When I was a kid I participated in these patrols in my home town. Back in the Civil Defense days the town had a club of sorts that ran a weekly net on 6 meter AM. \The Halloween patrol was an exercise to check mobile readiness and at the same time report the PITA's throwing eggs at people homes. I figured this was gone with the times but apparently not in some areas.


...WA1RNE
 
Amateur Radio Operators to Help Keep Halloween Safe:  
by KB9VSQ on October 30, 2009 Mail this to a friend!
KQ9J Bob
Check out the URL http://www.eham.net/articles/22696

Like you said "It's a lot harder to find an abducted child than try to prevent it".
To the detractors of this post. Isn't that it in a nutshell?
If not I pray you don't have children or grandchildren.

Semper FI
 
RE: Amateur Radio Operators to Help Keep Halloween Safe:  
by KB1QXR on October 30, 2009 Mail this to a friend!
kb9vsq-

I believe just because you CAN do a thing which MIGHT help, doesn't mean you necessarily SHOULD do that thing. I don't have kids, and perhaps I'd feel differently if I did. However until then, I give you this-

"If we don't stop and do our homework, we can waste our noblest instincts on BS. It's easy to feel like a hero, it's a little harder to be one." --Penn Gilette


The following is a bit rambly, but I'm getting to a point...


Almost all of the horrible intrusive laws passed over the past several years have been passed on the promise of combating either child abduction or terrorism. Our media hypes up these two stories, because it leads to viewers. And this gets the idea stuck in peoples minds that we have big abduction/terrorism problems in this country.


School shootings were no different. In the post-Columbine era schools started all kinds of absurd rules (backpacks must be see-thru plastic, etc) and zero tolerance policies against 'weapons in school', 'sexual predators', etc. These are done with the noblest of intentions, but the worst of consequences.

For example- in early October a well-behaved Delaware 6-year-old joined the cub scouts. Excited about his new hobby, he brought a cub scout tool to his school- a gadget that unfolds into a fork, knife and spoon for eating. He wanted to use it at lunch to eat with. But that gadget included a knife, and a knife is a weapon, so this perfectly behaved 6 year old was sent to reform school for 'bringing a weapon to class'. Principal claims that the law, as written, gives him zero authority to use common sense. Don't believe me? Here's the link
http://www.myfoxhouston.com/dpp/news/dpgo_boy_suspended_cub_scouts_tool_lwf_20091012_4002668
Same article also mentions how a 3rd grader was expelled for bringing birthday cake and a KNIFE to school for her birthday.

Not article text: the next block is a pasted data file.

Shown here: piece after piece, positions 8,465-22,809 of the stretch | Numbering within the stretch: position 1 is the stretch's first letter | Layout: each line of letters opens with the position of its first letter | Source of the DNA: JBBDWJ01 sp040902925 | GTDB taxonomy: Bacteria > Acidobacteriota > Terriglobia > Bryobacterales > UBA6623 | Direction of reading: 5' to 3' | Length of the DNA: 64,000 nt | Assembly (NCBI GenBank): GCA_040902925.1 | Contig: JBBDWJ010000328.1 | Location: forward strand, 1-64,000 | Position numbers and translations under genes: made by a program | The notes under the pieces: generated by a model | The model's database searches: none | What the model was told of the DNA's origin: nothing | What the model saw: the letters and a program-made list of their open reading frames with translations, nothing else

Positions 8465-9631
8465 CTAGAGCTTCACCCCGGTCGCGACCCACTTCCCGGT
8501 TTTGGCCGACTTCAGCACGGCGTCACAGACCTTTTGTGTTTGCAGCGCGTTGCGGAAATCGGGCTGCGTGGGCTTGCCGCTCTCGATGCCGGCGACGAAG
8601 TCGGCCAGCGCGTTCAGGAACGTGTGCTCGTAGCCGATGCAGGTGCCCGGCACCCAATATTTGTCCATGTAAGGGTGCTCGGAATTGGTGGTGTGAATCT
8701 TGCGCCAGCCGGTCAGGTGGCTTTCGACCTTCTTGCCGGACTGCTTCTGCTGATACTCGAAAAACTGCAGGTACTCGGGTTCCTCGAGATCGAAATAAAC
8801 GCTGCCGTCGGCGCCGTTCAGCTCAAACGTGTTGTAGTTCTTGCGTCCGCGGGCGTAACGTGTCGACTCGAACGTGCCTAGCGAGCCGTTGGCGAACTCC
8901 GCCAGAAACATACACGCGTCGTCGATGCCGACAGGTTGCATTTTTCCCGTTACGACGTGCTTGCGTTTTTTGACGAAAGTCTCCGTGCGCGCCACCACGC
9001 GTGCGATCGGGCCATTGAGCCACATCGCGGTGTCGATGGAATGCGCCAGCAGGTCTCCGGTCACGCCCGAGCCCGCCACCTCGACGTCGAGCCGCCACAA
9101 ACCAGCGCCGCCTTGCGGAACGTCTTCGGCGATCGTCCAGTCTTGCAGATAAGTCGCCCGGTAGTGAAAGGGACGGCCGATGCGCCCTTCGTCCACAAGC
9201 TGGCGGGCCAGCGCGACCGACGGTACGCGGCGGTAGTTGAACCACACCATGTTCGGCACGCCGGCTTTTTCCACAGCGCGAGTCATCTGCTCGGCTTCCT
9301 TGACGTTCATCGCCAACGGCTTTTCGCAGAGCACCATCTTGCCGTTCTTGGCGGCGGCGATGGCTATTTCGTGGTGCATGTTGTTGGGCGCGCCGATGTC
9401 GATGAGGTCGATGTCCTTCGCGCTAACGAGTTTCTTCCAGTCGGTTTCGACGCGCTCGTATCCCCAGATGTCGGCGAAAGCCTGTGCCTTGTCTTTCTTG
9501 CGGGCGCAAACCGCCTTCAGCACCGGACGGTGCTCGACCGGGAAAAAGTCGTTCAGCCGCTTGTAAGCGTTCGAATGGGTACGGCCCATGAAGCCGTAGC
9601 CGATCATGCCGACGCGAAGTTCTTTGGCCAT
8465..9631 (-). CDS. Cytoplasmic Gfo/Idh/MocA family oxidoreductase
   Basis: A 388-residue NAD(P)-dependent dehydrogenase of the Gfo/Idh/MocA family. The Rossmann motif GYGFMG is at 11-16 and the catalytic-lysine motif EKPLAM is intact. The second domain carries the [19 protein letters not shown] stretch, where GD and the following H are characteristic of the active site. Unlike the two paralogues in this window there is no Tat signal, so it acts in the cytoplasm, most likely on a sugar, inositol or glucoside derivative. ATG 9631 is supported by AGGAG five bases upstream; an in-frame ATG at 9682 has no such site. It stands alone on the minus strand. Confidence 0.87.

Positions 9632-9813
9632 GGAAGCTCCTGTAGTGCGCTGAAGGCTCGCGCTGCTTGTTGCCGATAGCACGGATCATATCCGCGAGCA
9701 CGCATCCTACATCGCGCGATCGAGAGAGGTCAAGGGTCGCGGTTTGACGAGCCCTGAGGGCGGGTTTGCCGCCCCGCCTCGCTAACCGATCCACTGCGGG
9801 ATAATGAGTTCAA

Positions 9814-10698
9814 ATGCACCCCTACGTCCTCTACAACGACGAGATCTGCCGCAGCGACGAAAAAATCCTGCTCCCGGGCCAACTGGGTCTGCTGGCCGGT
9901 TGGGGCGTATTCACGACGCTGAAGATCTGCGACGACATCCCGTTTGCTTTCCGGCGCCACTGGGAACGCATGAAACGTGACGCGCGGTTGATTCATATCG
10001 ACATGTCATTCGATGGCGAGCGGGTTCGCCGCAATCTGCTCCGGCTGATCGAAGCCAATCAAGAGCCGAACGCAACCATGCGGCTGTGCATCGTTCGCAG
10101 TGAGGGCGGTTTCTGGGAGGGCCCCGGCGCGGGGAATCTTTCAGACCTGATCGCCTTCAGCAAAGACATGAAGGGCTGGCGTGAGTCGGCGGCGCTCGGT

The funny thing tho, is that if you look at the statistics- schools are significantly safer over the past several years than they ever have been in the class. School violence is going down, not up- the only difference was that the media realized they could make money by creating a ruckus about shootings. And then parents DEMAND ACTION TO PROTECT OUR KIDS!!!!11 (see also: OH GOD THINK OF THE CHILDREN!!! for anybody that watches South Park), and of course lawmakers act.

I'm all for keeping schools safe. However, common sense must be applied. Declaring a school a 'weapon free zone' is absurd, becuase anything can be a weapon. If you really wanted to stab someone you could borrow some scissors from the art closet. So these laws just punish non-criminal kids who accidentally wind up in the law's crosshairs.


Or let's take all the anti sexual predator laws. Again, noblest of intent, and I'm all for getting rid of pedophiles. But what always happens is the prosecutors interpret the law literally, and you have situations where a 16 year old kid goes to jail and will be branded a 'sexual offender' for the rest of his life because he fooled around or exchanged nudie pics with his 15 year old girlfriend. There are literally hundreds of these cases. Now I have ZERO sympathy for child predators or pedophiles, anybody that ACTUALLY abuses kids should be locked up for a good long time. But I have a serious problem with taking some innocent kid and telling him he's now a sexual offender for the rest of his life just because he fooled around with a girl 1 year younger than him.



In any case, back to the point-